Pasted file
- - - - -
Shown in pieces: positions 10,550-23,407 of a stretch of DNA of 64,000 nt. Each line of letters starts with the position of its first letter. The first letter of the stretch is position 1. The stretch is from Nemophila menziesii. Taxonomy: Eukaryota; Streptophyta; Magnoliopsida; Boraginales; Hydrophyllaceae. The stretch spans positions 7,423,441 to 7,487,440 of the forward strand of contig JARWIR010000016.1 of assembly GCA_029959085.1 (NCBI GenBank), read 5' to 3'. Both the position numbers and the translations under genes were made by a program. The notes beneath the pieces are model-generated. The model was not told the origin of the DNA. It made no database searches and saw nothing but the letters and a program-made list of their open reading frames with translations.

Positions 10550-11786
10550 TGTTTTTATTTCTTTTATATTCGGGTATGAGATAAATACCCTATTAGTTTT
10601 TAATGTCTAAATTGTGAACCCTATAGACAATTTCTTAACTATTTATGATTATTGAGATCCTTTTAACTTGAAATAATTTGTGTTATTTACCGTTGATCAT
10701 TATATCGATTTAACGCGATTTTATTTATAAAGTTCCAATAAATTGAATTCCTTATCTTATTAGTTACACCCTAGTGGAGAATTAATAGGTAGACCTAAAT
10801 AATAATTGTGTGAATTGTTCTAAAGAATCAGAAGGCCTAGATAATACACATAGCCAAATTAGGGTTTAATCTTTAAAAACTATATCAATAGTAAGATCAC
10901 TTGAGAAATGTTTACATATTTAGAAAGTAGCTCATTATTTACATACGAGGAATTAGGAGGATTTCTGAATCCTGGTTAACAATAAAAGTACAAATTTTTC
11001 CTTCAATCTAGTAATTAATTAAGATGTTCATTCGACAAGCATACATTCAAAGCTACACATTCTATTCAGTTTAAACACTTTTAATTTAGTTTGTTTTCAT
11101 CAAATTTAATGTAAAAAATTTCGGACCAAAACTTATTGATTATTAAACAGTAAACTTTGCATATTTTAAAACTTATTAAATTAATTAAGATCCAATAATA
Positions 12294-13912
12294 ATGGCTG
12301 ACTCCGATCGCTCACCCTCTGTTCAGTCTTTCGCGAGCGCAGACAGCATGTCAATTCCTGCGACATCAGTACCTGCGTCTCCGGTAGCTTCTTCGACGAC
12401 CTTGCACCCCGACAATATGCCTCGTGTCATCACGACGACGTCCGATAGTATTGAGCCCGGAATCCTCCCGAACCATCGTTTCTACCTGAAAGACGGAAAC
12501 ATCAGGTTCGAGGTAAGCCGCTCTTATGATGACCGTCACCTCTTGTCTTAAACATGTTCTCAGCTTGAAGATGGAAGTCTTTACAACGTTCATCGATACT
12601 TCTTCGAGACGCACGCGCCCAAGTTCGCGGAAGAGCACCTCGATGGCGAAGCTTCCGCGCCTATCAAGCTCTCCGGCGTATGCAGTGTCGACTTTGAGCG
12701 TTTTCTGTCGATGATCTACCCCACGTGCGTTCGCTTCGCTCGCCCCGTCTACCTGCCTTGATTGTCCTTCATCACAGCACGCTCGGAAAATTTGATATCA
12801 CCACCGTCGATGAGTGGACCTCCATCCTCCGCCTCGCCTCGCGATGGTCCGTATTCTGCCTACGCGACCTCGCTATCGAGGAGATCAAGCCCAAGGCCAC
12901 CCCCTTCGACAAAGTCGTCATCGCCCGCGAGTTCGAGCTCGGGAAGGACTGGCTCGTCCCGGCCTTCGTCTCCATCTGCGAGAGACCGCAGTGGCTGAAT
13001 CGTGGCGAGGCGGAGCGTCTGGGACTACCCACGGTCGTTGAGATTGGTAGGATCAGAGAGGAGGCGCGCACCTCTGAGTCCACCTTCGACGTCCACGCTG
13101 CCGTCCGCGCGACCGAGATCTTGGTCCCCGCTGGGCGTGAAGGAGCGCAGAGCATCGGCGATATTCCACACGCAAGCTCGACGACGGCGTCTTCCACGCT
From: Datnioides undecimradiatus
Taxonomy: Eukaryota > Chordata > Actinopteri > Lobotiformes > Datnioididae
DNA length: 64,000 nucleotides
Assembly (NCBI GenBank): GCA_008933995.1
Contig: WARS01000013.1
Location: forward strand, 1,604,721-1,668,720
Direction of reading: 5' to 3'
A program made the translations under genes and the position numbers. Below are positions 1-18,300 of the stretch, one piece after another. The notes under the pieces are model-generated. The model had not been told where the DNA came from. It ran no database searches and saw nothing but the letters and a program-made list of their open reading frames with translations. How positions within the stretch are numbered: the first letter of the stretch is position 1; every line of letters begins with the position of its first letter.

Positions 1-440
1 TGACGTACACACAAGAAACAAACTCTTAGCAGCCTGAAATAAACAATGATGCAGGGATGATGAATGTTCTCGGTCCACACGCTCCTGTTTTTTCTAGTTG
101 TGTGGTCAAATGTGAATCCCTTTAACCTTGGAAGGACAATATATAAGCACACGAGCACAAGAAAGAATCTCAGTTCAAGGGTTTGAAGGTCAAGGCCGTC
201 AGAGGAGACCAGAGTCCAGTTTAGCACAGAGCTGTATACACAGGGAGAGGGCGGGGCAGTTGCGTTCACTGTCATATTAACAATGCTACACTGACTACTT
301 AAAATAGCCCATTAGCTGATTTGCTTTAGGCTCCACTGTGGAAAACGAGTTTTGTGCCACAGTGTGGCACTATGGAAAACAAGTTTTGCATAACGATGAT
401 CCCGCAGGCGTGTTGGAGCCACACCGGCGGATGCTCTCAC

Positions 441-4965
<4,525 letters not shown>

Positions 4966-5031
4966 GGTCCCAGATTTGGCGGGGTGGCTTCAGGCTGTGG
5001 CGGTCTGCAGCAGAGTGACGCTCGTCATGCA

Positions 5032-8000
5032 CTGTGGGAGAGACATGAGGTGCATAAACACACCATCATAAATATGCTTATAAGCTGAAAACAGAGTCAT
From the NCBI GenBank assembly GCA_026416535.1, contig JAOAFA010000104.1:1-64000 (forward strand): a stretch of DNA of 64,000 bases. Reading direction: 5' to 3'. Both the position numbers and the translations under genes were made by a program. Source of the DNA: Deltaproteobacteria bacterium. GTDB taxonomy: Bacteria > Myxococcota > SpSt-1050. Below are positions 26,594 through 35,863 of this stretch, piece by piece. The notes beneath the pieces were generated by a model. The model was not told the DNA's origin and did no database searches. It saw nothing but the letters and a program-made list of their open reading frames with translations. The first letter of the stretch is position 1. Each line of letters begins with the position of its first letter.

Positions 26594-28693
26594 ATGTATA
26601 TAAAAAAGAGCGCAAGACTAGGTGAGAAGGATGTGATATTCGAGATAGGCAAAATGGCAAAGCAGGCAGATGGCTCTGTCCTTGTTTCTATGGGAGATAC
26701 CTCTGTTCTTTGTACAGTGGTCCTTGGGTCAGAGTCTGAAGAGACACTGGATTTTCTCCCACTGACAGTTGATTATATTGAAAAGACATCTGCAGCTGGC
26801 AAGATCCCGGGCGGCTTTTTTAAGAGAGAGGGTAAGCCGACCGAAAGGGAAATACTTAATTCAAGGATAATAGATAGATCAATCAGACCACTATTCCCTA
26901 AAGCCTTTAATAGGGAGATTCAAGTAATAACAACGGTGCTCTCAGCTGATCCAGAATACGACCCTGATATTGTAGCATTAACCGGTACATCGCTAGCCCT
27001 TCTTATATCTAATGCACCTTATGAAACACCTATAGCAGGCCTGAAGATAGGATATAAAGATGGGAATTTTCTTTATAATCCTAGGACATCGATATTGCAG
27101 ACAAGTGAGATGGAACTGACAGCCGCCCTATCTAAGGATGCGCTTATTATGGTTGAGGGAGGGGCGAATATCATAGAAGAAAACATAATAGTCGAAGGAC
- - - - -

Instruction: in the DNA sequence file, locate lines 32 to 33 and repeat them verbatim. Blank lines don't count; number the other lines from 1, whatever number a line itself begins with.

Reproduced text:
201 AGAGGAGACCAGAGTCCAGTTTAGCACAGAGCTGTATACACAGGGAGAGGGCGGGGCAGTTGCGTTCACTGTCATATTAACAATGCTACACTGACTACTT
301 AAAATAGCCCATTAGCTGATTTGCTTTAGGCTCCACTGTGGAAAACGAGTTTTGTGCCACAGTGTGGCACTATGGAAAACAAGTTTTGCATAACGATGAT